Students stay safe from the sun by using sunscreen

JOE SHLABOTNIK |Flicker Creative Commons


CODY DUKE | Scroll Illustration
CODY DUKE | Scroll Illustration

BYU-Idaho students’ use of sunscreen is at a low, according to a recent study by Scroll.

Of the 300 BYU-I students contacted door-to-door and on the street, six males and 28 females reported they use sunscreen daily, according to Scroll.

The study also found that 107 students, 67 male and 40 female, report they never use sunscreen.

Along with this study, 138 students, 71 male and 67 female, reported they only use sunscreen during recreational activities like swimming or outdoor sports.

The remaining 21 students surveyed report they use sunscreen anywhere from a couple times a week to a couple of times a month.

Sunscreen should be used whenever someone plans to go outside, according to the American Academy of Dermatology.

Even on a cloudy day, ultraviolet rays (UV) can penetrate the skin, according to American Academy of Dermatology.

Harrison Proulx, a sophomore studying theatre, said he recently discovered the misery a sunburn can bring after he and his roommates forgot to bring sunscreen while floating on a river.

“All of us just got fried,” Proulx said.

He said the sunburn was so severe that he could not leave his apartment or even lift up his arms for three days.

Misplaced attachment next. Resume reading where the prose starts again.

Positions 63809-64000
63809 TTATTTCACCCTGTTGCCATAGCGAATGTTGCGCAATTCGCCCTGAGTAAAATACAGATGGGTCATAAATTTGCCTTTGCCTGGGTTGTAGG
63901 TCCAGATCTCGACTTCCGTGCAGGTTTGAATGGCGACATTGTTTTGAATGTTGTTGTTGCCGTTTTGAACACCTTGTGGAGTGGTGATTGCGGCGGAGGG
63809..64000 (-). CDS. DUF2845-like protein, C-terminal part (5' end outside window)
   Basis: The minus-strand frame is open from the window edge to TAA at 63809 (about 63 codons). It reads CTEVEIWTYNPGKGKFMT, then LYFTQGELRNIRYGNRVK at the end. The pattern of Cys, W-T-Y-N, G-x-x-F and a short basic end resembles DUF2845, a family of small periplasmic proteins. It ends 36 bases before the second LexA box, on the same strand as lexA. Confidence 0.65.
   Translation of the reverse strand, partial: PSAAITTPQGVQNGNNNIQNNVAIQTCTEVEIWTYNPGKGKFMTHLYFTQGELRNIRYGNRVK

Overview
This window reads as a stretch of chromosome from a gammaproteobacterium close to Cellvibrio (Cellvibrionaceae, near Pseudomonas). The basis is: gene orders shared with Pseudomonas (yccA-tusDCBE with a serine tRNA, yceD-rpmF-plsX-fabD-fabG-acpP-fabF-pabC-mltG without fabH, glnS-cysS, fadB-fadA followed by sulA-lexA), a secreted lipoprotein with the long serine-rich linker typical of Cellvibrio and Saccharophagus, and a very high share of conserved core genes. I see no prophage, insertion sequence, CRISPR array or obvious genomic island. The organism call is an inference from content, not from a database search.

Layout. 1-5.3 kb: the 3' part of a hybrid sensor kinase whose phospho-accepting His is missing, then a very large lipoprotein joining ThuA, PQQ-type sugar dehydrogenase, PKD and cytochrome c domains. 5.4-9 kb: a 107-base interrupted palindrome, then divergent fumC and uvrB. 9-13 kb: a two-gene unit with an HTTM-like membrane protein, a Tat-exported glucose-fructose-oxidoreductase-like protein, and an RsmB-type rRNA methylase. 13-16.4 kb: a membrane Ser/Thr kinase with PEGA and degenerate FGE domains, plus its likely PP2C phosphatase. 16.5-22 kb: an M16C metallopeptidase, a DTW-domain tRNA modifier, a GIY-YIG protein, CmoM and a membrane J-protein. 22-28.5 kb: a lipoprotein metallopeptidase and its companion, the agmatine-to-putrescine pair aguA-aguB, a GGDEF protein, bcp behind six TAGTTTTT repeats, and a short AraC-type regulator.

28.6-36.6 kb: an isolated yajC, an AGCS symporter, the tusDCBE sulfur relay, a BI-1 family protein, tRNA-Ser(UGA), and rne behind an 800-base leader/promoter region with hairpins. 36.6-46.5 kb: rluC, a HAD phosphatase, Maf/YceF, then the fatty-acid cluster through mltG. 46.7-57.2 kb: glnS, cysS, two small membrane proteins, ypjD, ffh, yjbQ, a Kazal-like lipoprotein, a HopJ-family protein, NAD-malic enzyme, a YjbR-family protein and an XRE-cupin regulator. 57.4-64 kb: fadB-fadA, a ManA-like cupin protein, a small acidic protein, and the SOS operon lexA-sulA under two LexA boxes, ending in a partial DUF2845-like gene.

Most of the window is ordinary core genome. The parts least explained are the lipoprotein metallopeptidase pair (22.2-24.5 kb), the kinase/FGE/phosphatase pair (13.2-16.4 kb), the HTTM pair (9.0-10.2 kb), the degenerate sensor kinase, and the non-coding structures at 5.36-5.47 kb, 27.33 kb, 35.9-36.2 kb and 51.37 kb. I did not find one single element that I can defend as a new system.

“It would have been worth it to take 10 minutes of my time to go grab the sunscreen, instead, three or four days of terrible, terrible pain,” Proulx said.

Sunscreen is not only meant to protect from aching sunburns, but more importantly, it adds protection against skin cancer, according to the American Academy of Dermatology.

Two million people of all skin colors are diagnosed with skin cancer yearly, according to the American Academy of Dermatology.

Suntanning, including the use of tanning beds, is responsible for at least 400,000 of the yearly skin cancer cases, according to the National Institutes of Health and the U.S. National Library of Medicine.

The recent Scroll study reported that 31 out of the 300 students surveyed regularly suntan, either by taking time to lay in the sun or by using a tanning bed.

The study also discovered 28 out of those 31 students who regularly suntan report they never use sunscreen, or they only use sunscreen during recreational activities.

Dillon Kohler, a sophomore studying communication, said suntanning is a way to enjoy the sun and feel the sun rays soaking into the skin.

“I feel happier when I am in the sun,” Kohler said. “I’ll take the heat any day.”

Hailee Gardner, a sophomore studying art, said feeling the sun on her skin makes her day better.

“When it was 120 degrees, I was in heaven,” Gardner said. “I hate the cold so much.”

Enjoying the warmth should come with precautions in order to avoid skin cancer. Sunscreen should be applied every day from about 10 a.m. – 3 p.m.,  according to the Cleveland Clinic.